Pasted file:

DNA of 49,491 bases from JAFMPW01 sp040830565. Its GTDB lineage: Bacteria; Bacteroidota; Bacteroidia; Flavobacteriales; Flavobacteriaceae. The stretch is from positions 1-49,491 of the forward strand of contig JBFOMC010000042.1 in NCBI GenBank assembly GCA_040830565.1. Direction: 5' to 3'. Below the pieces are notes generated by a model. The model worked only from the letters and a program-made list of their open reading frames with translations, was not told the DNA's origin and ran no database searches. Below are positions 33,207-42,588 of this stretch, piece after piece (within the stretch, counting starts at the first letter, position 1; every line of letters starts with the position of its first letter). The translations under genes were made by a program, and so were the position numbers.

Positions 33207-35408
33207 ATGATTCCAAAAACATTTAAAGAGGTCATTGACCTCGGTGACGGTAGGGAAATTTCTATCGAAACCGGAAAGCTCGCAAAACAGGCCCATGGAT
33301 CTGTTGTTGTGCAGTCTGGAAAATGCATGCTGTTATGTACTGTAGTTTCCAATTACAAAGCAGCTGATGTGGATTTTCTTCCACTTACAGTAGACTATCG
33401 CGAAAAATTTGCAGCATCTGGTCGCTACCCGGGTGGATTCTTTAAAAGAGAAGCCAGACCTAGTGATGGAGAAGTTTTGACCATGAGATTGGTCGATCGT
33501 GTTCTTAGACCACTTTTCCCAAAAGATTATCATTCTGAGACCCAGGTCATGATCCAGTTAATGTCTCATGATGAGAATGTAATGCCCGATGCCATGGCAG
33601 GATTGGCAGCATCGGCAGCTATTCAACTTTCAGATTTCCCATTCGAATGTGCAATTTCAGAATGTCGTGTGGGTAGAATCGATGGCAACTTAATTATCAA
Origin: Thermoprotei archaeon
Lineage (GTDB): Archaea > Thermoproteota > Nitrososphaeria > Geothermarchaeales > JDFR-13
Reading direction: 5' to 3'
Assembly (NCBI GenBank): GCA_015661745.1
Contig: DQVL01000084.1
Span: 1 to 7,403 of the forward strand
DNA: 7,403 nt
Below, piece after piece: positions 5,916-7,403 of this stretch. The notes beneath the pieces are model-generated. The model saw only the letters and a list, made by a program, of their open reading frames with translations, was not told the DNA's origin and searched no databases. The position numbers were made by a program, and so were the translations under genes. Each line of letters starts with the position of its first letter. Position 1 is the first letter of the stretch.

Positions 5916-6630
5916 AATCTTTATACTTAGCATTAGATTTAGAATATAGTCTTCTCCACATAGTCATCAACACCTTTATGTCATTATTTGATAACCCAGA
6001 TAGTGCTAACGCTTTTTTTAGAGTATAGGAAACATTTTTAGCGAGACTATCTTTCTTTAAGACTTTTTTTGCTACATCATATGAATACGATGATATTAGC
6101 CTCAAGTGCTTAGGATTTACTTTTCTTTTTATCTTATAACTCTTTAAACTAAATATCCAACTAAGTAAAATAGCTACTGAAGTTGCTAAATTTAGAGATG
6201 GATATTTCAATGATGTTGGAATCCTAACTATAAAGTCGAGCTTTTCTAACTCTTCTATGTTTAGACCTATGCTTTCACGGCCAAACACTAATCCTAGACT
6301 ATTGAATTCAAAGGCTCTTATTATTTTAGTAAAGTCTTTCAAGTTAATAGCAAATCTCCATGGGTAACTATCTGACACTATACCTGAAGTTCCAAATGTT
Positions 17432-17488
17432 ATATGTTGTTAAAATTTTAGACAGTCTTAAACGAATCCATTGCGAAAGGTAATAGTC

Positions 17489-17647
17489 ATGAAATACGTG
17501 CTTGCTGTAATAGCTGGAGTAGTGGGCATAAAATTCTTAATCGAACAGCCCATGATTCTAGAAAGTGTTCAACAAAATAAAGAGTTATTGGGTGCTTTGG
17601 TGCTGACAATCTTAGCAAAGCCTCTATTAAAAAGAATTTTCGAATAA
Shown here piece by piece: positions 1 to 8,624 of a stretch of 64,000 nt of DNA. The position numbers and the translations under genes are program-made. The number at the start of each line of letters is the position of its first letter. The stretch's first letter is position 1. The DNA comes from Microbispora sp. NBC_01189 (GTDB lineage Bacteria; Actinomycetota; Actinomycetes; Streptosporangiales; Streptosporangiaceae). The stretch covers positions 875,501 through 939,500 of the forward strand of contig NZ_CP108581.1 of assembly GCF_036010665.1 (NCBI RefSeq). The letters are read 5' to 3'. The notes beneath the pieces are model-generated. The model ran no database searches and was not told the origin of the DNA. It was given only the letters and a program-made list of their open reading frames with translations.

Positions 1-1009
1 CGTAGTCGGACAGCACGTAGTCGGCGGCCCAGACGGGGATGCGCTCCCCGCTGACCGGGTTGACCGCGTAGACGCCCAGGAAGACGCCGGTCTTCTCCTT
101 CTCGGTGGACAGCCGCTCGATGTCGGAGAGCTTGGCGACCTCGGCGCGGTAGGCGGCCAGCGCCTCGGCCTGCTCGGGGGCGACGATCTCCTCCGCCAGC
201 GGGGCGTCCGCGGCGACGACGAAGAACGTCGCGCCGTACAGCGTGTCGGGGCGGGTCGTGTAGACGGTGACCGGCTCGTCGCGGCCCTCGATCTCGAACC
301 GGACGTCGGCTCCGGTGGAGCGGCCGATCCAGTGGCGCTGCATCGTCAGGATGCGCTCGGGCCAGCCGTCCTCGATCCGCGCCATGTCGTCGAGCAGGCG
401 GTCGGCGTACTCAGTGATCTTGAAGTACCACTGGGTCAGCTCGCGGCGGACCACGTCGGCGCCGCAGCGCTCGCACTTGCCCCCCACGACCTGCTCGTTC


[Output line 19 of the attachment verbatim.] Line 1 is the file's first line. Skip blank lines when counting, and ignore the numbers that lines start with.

6101 CTCAAGTGCTTAGGATTTACTTTTCTTTTTATCTTATAACTCTTTAAACTAAATATCCAACTAAGTAAAATAGCTACTGAAGTTGCTAAATTTAGAGATG